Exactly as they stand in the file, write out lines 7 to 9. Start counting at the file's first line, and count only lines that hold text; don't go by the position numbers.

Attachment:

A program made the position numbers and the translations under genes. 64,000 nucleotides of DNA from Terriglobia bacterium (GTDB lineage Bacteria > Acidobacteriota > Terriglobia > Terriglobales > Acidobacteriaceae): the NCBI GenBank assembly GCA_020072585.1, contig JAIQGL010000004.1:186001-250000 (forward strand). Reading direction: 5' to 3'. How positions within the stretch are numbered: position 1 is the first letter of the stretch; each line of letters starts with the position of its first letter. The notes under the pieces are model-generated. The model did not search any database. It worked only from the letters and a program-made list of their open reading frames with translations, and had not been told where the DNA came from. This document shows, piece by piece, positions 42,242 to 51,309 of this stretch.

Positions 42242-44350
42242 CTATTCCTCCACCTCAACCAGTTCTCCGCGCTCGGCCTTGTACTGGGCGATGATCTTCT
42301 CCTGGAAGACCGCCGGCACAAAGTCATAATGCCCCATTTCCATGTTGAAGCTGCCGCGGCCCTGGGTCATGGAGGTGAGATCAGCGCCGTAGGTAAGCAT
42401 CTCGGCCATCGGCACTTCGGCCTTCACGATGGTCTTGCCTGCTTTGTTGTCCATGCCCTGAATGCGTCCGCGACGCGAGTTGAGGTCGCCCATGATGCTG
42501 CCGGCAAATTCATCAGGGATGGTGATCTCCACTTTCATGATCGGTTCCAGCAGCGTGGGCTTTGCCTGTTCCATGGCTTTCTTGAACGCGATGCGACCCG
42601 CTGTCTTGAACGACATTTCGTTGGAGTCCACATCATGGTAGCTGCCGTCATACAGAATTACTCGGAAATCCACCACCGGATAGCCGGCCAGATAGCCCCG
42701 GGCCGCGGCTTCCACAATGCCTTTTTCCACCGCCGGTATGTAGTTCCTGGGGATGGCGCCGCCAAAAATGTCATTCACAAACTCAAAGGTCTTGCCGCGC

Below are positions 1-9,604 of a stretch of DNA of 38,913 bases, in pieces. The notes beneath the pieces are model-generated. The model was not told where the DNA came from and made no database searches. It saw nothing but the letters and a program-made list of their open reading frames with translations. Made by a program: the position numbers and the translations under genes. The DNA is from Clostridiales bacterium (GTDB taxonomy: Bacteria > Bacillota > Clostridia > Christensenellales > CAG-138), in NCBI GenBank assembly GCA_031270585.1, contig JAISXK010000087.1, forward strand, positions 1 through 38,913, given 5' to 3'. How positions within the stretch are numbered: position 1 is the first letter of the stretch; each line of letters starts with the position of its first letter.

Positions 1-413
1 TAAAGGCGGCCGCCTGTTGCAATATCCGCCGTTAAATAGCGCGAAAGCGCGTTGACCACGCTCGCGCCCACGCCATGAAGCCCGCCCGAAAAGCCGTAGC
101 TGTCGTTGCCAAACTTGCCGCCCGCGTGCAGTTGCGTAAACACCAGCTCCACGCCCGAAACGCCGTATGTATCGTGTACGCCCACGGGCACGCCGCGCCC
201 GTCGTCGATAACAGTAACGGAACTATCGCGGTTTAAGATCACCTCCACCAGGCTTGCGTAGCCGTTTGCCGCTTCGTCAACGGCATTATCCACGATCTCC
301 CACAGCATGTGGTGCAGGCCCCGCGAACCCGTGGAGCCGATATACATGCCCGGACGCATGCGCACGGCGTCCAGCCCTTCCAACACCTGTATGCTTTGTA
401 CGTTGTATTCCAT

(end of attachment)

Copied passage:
42601 CTGTCTTGAACGACATTTCGTTGGAGTCCACATCATGGTAGCTGCCGTCATACAGAATTACTCGGAAATCCACCACCGGATAGCCGGCCAGATAGCCCCG
42701 GGCCGCGGCTTCCACAATGCCTTTTTCCACCGCCGGTATGTAGTTCCTGGGGATGGCGCCGCCAAAAATGTCATTCACAAACTCAAAGGTCTTGCCGCGC

Below are positions 1-9,604 of a stretch of DNA of 38,913 bases, in pieces. The notes beneath the pieces are model-generated. The model was not told where the DNA came from and made no database searches. It saw nothing but the letters and a program-made list of their open reading frames with translations. Made by a program: the position numbers and the translations under genes. The DNA is from Clostridiales bacterium (GTDB taxonomy: Bacteria > Bacillota > Clostridia > Christensenellales > CAG-138), in NCBI GenBank assembly GCA_031270585.1, contig JAISXK010000087.1, forward strand, positions 1 through 38,913, given 5' to 3'. How positions within the stretch are numbered: position 1 is the first letter of the stretch; each line of letters starts with the position of its first letter.